1. In this case the petitioner has been convicted under Section 15(b), of the Madras General Sales-tax Act for not having paid the tax due, viz., a sum of Rs. 643-8-11. In the notice issued he has been asked to pay either in cash or by cheque. The petitioner sent a cheque dated 29th June 1948, drawn on the South India Bank, Mathu-rai. It was drawn in favour of the Assistant Commercial Tax Officer, Mathurai II. It appears to have been cashed by the peon on 21st July 1948 and the money appears to have been misappropriated. The sum was not therefore credited to the account. Since the accounts do not bear evidence of payment by the petitioner, the petitioner was prosecuted. It was found by both the Courts below that the cheque was sent as mentioned above and that it was cashed by the peon of the Assistant Commercial Tax Officer. There was no question of the cheque not being met without funds being provided for by the party concerned. The only thing that is established is that the amount has not been actually credited to the Government. It is, therefore, contended by the prosecution that the cheque cannot be treated as final payment in view of the specific provision in the Treasury Code. Under Rule 31 framed under the General Sales-tax Act when any payment by cheque is permitted by the rules under the Act, the cheques shall be such as under the Madras Treasury Code are receivable by the Government Treasury concerned. According to the rule under the Treasury Code, a cheque received shall be treated as final payment only after it has been met and the amount has been actually credited to Government. The cheque that was sent was not a crossed cheque and it therefore facilitated the cashing of it by the peon. The cheque bears the stamp of the office receiving it. The contention of the petitioner's advocate is that he having sent a cheque in accordance with the notice sent to him and the cheque having been sent (cashed?) it cannot be said that he has not paid the amount. So far as payment is concerned, in law, in my opinion, it amounts to payment. If in the office of the Assistant Commercial Tax Officer a fraud was committed by some of the subordinate officers or by the menials, the petitioner is certainly not responsible for that. In the absence of any proof that the petitioner was a party to the fraud which is not suggested by the prosecution and on the finding of the lower Court that the cheque was certainly honoured and cash has been paid, I hold that the petitioner paid the amount due and therefore he is not guilty of the offence under Section 15 (b) of the Sales Tax Act. The conviction and sentence are therefore set aside and the amount if it has been paid shall be refunded to the petitioner.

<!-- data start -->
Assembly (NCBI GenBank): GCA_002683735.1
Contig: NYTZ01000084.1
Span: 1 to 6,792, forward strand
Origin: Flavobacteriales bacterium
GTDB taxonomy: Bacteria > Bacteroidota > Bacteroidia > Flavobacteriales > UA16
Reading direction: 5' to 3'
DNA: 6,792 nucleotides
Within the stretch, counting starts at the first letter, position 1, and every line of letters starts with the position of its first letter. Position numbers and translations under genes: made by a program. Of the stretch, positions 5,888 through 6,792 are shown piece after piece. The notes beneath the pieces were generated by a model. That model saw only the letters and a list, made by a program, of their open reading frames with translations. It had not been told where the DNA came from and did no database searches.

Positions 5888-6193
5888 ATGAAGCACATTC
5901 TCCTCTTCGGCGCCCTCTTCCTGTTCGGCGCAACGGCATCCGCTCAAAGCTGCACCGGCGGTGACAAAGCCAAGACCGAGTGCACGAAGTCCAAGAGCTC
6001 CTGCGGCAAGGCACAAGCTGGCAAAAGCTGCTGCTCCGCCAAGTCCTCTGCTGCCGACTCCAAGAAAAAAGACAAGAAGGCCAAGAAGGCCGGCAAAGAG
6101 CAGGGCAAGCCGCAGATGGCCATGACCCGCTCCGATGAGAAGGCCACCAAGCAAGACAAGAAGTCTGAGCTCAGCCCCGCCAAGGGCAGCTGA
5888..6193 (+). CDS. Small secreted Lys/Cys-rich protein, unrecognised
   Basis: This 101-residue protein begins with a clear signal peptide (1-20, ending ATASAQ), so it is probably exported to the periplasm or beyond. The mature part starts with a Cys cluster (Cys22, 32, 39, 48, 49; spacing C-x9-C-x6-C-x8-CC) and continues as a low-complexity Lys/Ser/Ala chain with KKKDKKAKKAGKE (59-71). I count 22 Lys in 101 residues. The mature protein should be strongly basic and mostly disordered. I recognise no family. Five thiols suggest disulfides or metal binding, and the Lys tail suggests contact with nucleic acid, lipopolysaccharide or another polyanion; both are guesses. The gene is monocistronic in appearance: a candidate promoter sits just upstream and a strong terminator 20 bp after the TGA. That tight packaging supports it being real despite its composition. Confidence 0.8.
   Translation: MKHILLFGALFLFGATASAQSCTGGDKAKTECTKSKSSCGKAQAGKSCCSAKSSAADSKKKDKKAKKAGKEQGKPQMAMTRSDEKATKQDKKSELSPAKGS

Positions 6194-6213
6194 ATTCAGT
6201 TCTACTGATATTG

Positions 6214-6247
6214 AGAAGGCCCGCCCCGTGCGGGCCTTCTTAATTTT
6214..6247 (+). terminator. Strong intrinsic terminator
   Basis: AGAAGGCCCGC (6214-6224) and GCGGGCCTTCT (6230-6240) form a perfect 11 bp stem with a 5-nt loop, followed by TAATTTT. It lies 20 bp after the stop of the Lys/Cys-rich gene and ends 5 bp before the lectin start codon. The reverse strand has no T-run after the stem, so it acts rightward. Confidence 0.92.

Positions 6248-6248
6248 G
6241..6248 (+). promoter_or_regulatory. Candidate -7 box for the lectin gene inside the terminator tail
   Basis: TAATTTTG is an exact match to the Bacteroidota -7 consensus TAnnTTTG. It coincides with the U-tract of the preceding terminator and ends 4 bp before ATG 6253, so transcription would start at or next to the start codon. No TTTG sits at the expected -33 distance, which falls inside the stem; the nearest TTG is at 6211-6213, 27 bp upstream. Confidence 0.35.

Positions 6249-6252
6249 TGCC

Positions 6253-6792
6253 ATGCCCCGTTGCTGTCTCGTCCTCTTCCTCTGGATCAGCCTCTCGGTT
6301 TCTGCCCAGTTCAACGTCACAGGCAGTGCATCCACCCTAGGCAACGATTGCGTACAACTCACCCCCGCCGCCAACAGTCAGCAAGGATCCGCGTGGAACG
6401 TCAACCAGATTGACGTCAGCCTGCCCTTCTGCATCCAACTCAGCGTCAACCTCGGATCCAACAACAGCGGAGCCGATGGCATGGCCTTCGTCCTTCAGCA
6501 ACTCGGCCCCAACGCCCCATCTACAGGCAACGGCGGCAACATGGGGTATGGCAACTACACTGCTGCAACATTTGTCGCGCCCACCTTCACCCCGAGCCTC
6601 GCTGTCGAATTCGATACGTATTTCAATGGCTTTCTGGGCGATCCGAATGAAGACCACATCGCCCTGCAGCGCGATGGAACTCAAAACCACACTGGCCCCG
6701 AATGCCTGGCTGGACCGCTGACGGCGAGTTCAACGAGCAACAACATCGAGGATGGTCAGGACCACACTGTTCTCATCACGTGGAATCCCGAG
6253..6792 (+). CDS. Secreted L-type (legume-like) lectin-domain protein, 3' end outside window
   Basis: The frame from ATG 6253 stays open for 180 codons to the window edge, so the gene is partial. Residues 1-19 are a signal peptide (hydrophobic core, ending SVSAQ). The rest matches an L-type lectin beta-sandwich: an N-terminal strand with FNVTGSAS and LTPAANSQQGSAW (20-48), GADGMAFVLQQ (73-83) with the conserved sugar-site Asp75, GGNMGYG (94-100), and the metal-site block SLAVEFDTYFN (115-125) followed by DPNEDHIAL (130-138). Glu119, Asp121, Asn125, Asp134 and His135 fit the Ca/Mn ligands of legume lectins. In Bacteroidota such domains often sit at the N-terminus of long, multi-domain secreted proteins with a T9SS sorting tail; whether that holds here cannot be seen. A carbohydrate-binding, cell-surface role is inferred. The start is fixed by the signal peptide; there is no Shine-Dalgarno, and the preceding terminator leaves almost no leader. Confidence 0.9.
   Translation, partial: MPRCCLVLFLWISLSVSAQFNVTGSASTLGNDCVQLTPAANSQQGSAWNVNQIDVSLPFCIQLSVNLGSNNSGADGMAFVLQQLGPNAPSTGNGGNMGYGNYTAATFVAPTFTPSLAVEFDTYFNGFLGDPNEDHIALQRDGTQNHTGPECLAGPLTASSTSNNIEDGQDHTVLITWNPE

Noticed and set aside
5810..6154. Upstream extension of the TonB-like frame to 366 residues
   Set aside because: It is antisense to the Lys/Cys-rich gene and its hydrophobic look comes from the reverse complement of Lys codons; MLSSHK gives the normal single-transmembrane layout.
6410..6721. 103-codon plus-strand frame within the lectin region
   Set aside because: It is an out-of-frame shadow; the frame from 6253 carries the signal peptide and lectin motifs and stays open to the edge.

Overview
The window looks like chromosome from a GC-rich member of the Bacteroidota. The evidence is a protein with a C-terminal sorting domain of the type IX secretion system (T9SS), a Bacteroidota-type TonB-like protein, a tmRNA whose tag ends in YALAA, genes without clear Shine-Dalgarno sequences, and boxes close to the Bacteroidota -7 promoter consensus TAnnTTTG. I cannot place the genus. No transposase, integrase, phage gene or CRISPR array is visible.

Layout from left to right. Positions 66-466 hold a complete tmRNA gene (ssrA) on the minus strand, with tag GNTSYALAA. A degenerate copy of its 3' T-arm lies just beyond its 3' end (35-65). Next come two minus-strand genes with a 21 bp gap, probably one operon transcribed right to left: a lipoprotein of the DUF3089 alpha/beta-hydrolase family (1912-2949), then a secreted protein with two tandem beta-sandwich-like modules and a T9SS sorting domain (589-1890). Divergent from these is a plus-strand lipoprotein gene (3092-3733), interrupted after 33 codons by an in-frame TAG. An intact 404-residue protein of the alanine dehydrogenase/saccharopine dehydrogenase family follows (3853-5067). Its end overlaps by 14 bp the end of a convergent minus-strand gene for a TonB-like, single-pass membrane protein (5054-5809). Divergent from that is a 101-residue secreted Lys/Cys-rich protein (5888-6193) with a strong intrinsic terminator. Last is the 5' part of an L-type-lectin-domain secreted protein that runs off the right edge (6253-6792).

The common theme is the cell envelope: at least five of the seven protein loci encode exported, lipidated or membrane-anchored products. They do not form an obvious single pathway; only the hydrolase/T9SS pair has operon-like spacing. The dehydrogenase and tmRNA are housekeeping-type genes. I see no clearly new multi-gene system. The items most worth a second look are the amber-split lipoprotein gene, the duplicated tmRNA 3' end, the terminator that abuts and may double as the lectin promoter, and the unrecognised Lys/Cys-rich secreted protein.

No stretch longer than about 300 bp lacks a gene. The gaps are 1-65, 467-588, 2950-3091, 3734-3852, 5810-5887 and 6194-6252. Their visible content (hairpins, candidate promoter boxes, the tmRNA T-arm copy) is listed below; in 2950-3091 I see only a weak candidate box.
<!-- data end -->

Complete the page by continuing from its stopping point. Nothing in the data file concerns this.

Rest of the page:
2. Criminal Revision Case No. 788 of 1950 : In this case the amount Involved is Rs. 448-8-0/- and it has been paid by cheque dated 24-9-1948 which was cashed on 6-10-1948. For the reasons mentioned in my judgment in Criminal Revision Case No. 787 of 1950, the conviction and sentence of the petitioner are set aside and the amount if it has been paid shall be refunded to him.
3. Criminal Revision Case No. 1327 Of 1950: In this case the amount involved is Rs. 344 and it has been paid by the cheque dated 13-10-1948 which was cashed on 11-11-1948. For the reasons mentioned in my judgment in Crl. B. C. No. 787 of 1950 the conviction and sentence of the petitioner are set aside and the amount if it has been paid, shall be refunded to the petitioner.